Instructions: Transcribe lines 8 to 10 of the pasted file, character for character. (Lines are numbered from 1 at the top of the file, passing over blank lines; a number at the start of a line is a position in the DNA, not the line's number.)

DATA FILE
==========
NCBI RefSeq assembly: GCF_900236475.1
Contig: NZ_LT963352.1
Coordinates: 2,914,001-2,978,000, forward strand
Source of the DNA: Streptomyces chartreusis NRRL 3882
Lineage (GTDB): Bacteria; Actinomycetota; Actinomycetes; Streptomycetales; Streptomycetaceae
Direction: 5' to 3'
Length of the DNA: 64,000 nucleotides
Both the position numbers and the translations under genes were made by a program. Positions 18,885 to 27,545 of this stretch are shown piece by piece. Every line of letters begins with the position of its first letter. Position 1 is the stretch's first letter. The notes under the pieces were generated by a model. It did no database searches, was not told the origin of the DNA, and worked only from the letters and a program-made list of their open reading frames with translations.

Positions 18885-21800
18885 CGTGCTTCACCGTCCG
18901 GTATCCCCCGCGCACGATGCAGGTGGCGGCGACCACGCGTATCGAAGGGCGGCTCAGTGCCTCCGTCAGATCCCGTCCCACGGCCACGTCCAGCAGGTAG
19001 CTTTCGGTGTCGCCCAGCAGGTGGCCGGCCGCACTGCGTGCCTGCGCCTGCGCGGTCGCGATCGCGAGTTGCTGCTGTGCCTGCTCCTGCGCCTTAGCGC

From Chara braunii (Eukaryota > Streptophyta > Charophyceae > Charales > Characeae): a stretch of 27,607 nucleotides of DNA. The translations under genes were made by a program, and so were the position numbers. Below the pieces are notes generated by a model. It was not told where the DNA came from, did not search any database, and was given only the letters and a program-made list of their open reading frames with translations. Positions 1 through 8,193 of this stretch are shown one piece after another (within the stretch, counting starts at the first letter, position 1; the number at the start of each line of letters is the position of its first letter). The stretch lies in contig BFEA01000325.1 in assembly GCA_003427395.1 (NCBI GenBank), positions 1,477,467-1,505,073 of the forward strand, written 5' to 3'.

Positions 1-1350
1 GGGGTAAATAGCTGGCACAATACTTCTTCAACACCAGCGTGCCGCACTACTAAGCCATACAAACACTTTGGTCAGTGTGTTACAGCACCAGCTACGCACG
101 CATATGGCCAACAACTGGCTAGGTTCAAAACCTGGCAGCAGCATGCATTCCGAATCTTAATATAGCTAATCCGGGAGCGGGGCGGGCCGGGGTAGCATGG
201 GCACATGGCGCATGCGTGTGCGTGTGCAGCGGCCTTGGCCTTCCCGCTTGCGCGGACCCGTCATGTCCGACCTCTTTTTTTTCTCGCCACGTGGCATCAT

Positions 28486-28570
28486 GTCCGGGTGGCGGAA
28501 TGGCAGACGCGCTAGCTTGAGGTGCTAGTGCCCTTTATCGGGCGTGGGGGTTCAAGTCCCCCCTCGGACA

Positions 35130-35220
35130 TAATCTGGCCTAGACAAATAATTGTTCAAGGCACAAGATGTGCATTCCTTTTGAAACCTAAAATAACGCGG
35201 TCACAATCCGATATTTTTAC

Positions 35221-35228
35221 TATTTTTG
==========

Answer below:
Both the position numbers and the translations under genes were made by a program. Positions 18,885 to 27,545 of this stretch are shown piece by piece. Every line of letters begins with the position of its first letter. Position 1 is the stretch's first letter. The notes under the pieces were generated by a model. It did no database searches, was not told the origin of the DNA, and worked only from the letters and a program-made list of their open reading frames with translations.

Positions 18885-21800
18885 CGTGCTTCACCGTCCG